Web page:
Psychological or Emotional Abuse
Psychological or emotional abuse
Types of psychological or emotional abuse
- Enforced social isolation – preventing someone accessing services, educational and social opportunities and seeing friends
- Removing mobility or communication aids or intentionally leaving someone unattended when they need assistance
- Preventing someone from meeting their religious and cultural needs
- Preventing the expression of choice and opinion
- Failure to respect privacy
- Preventing stimulation, meaningful occupation or activities
- Intimidation, coercion, harassment, use of threats, humiliation, bullying, swearing or verbal abuse
- Addressing a person in a patronising or infantilising way
- Threats of harm or abandonment
- Cyber bullying
Possible indicators of psychological or emotional abuse
- An air of silence when a particular person is present
- Withdrawal or change in the psychological state of the person
- Low self-esteem
- Uncooperative and aggressive behaviour
- A change of appetite, weight loss/gain
- Signs of distress: tearfulness, anger
- Apparent false claims, by someone involved with the person, to attract unnecessary treatment
BBC Scotland: ‘I didn’t know emotional abuse was a thing’
Looking back Jennifer says it is “as clear as day” that she suffered emotional abuse in her relationship with her ex-boyfriend. However, at the time, she did not realise how bad it was because it was “death by a thousand cuts”.
“It was not until afterwards, until I’d actually managed to get out of the relationship, that I recognised some of the behaviour,” she says. “Looking back it was pretty damaging. You are left with a residue of particular behaviours that are not ok.
Jennifer said it had taken a long time since she split with her boyfriend to realise that she was not responsible for his behaviour during their relationship. She says she was constantly changing her own behaviour in response to his unreasonable expectations.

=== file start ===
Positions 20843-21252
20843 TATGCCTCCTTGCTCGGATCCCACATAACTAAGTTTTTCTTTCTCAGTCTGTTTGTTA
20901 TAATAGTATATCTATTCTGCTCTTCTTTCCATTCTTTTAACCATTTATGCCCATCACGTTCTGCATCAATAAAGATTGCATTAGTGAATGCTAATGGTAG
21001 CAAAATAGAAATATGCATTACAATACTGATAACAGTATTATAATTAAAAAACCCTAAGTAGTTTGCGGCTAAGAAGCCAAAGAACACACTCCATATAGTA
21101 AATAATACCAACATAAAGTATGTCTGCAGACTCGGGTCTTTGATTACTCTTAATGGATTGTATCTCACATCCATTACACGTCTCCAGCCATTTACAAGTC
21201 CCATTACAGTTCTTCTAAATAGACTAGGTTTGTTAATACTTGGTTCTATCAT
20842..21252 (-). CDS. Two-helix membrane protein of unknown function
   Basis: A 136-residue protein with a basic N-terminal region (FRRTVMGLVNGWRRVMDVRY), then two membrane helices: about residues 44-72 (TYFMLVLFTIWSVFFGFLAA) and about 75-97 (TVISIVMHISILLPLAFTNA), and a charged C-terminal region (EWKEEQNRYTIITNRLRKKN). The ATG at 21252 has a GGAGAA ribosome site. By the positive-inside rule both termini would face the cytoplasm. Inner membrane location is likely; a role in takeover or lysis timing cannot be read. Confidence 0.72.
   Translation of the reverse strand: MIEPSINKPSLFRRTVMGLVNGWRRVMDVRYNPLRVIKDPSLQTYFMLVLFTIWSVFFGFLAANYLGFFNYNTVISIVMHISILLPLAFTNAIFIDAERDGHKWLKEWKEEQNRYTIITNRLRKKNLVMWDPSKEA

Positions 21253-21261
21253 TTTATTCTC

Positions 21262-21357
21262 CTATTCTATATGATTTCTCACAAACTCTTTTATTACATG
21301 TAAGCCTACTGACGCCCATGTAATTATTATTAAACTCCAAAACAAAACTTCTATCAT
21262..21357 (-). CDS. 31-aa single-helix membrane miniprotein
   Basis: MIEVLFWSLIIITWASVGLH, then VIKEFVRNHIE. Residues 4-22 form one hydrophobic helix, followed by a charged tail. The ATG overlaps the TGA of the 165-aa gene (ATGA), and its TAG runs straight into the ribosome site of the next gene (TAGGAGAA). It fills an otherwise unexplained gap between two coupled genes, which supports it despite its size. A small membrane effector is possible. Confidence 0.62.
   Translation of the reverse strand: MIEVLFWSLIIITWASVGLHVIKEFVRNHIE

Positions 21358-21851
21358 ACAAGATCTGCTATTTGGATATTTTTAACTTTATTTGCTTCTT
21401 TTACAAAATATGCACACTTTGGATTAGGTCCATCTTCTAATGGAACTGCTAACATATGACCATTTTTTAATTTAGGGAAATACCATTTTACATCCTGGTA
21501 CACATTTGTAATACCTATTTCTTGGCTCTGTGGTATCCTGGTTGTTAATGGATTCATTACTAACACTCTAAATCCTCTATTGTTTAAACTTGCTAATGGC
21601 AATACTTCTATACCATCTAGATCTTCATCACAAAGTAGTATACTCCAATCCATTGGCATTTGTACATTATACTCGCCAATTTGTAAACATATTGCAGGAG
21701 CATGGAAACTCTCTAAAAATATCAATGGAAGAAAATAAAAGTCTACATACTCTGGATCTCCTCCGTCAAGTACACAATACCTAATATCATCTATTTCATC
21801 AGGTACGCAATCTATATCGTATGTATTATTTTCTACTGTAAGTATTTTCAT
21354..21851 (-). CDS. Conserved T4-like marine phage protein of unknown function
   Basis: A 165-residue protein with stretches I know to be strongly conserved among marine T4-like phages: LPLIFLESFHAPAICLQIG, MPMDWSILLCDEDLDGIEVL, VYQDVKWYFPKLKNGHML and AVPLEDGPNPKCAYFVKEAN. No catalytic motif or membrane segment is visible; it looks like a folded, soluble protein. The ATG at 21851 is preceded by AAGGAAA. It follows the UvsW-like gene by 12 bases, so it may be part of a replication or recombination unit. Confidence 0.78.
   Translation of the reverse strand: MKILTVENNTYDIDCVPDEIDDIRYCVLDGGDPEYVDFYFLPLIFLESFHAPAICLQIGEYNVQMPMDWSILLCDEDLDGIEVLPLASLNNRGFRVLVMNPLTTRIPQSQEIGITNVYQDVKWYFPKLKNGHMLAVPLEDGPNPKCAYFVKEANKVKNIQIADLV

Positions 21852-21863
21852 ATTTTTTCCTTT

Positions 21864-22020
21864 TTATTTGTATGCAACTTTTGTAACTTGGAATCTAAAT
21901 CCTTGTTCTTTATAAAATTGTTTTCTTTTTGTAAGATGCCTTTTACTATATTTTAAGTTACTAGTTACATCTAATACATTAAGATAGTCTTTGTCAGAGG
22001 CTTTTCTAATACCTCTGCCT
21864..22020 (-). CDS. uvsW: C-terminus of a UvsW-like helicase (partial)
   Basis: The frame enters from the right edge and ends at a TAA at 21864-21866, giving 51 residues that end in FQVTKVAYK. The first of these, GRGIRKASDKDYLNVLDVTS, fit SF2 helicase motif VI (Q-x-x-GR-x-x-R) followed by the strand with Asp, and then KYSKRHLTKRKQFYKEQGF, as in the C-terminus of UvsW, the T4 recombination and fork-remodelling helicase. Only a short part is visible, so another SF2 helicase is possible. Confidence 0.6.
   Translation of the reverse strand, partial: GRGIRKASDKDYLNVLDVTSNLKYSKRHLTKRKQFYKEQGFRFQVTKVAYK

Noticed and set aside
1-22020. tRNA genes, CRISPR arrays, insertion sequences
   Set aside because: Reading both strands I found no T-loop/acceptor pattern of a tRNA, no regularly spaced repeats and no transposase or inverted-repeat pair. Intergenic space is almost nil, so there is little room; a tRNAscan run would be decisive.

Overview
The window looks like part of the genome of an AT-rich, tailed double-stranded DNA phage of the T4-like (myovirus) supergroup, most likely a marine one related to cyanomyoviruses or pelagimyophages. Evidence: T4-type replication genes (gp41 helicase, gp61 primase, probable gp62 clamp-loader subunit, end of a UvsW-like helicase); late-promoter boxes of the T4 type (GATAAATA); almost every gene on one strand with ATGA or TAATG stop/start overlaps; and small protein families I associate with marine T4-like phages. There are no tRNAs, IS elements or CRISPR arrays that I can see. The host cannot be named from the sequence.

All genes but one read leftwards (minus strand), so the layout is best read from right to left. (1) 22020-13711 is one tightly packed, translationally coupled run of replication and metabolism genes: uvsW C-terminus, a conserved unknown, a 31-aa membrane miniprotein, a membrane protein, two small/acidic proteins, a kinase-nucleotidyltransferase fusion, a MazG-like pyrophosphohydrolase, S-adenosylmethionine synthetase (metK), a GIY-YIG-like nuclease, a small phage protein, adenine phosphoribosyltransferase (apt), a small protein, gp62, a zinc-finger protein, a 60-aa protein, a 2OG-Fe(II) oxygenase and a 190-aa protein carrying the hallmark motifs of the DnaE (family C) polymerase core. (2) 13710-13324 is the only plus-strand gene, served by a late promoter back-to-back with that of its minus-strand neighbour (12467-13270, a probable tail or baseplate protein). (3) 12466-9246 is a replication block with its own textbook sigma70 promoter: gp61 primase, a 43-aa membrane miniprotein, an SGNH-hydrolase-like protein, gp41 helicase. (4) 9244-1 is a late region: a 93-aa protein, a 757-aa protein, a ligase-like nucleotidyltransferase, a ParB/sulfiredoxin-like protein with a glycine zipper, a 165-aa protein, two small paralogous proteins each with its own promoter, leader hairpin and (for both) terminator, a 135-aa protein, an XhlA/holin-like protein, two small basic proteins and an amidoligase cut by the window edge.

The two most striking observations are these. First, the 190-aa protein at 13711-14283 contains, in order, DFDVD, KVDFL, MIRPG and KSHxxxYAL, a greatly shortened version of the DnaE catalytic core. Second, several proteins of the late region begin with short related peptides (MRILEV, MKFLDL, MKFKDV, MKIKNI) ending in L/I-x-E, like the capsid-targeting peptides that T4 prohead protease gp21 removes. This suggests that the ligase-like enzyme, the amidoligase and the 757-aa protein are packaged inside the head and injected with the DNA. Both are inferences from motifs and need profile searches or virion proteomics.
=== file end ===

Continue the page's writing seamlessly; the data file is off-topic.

“It is little things like you would be out for a night out with friends and after he would say how you had embarrassed him and you’d be rattling through your mind thinking ‘what did I do?’,” she says.
“It sounds ridiculous now when I say it out loud but a lot of that happened. “It is that idea of getting systematically chipped away at until you just submit.” Jennifer says it made her start believing there was a problem with her behaviour.
“You start thinking maybe I’m too much,” she says. “Maybe there is something wrong with me.”
That led to “coping” methods, she says, changing her behaviour so that she did not annoy her boyfriend. “You think ‘he doesn’t like that so I’d better change that bit about me’,” she says.
“You start to clock up these ideas of ‘I’d better not wear this’ or ‘if I say this or I’m too loud then maybe it’s my fault’.” Jennifer says she created her own “prison” in her head.
“We are taught as women to absorb this stuff and adapt to it rather than to ask questions about that behaviour in the first place,” she says. “Friends were saying to me ‘this isn’t right’,” “I didn’t know that emotional abuse was a thing really,” she says.
“I look back now and it is as clear as day but at the time I didn’t realise it because it was all little things.” Jennifer now wants other women to recognise the signs of psychological abuse.
She says: “It has often not been taken seriously until there are bruises, until there are cuts, until people are in situations where they are almost getting killed. “I think it can be stopped way before then if you recognise the signs and the signs are taken seriously.”
What now?- Relate suggests the following:
(Please click on this link) Relate
One of the most helpful first steps if you feel you’re in an abusive relationship is to speak to someone outside of it.
If you can talk to someone who isn’t involved, they might be able to lend you a little perspective. This can be a particularly useful if you’re not sure where you stand – sometimes, behaviour we’ve become used to can seem quite clearly unreasonable to an objective outsider.
This person might be a member of your family or a friend. Or it may be a Relationship Counsellor. Counsellors are trained to unpick situations like this, helping you and your partner to understand where any abusive behaviour might be coming from and how you can work together to move towards a more mutually respectful and healthy relationship.
You may want to come along by yourself at first, especially if you don’t think your partner would react well to the suggestion. We can then help you figure out what’s happening – and whether inviting your partner along so you can work on things together would be a good idea. Our Live Chat service allows you to exchange messages with a counsellor online for free – that could be a good place to start.
Other organisations also provide support. These include:
- Women’s Aid, which has a 24 hour helpline (0808 2000 247). They can talk you through any issues and help you figure out what you’d like to do next. They also have an email service.
- Live Fear Free, advice on domestic abuse, sexual violence and violence against women (Wales), 0808 8010 800.
- The Men’s Advice Line (0808 801 0327) provides the same service for men
- End Domestic Abuse